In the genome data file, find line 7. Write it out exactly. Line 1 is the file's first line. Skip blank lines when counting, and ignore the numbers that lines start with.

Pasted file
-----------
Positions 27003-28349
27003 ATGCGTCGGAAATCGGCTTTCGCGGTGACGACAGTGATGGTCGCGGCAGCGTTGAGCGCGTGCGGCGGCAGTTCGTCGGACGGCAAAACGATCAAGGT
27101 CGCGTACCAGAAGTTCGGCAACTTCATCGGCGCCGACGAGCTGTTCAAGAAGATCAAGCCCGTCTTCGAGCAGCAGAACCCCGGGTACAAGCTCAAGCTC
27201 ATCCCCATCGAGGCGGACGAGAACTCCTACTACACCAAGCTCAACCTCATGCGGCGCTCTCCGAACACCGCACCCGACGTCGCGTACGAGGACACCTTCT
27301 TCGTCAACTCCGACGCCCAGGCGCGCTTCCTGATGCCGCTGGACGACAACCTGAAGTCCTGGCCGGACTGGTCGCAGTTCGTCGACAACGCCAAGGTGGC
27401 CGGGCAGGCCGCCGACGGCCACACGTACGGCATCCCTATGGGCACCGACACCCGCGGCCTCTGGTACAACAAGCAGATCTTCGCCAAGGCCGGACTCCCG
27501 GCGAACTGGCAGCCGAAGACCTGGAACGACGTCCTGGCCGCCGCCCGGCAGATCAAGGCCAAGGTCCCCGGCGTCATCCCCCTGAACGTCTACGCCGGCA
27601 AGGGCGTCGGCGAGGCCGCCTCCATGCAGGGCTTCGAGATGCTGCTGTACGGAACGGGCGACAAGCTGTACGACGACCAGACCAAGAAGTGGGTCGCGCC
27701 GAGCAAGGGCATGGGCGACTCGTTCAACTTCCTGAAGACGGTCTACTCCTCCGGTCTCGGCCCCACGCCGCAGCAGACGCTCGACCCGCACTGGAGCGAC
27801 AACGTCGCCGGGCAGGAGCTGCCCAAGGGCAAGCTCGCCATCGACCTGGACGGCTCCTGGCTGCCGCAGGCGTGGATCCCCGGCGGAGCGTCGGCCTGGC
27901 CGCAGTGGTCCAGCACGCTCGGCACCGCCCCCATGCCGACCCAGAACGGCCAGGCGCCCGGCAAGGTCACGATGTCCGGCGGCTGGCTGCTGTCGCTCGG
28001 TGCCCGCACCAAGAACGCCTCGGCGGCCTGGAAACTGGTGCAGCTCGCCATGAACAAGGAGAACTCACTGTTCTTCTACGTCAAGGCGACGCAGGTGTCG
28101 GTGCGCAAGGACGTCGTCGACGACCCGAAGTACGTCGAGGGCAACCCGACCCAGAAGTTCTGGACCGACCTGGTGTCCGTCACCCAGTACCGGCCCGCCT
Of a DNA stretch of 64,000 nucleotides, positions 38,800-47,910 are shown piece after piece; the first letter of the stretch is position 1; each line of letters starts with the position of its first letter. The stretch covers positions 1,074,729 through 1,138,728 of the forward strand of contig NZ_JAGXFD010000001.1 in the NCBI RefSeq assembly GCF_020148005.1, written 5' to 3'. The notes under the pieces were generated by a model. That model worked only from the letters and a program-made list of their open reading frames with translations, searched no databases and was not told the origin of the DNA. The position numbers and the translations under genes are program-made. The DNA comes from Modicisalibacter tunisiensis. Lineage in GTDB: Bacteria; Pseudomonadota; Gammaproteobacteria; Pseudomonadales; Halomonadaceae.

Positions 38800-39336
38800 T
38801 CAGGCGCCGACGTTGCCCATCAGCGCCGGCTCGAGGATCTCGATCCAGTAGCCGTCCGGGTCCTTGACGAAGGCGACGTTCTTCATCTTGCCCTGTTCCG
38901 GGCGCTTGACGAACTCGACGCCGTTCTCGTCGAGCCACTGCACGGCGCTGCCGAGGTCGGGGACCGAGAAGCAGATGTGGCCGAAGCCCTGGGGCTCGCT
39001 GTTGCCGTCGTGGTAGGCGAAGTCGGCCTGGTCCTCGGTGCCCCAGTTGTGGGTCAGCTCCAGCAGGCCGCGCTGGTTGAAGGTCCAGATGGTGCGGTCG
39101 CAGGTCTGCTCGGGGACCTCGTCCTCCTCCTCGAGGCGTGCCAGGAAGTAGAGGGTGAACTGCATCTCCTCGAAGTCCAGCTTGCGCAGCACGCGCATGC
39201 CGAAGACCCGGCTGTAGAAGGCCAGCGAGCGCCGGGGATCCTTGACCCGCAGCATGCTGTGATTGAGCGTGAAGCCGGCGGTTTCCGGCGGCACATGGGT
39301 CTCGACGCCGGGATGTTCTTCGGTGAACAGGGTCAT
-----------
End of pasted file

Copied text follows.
27501 GCGAACTGGCAGCCGAAGACCTGGAACGACGTCCTGGCCGCCGCCCGGCAGATCAAGGCCAAGGTCCCCGGCGTCATCCCCCTGAACGTCTACGCCGGCA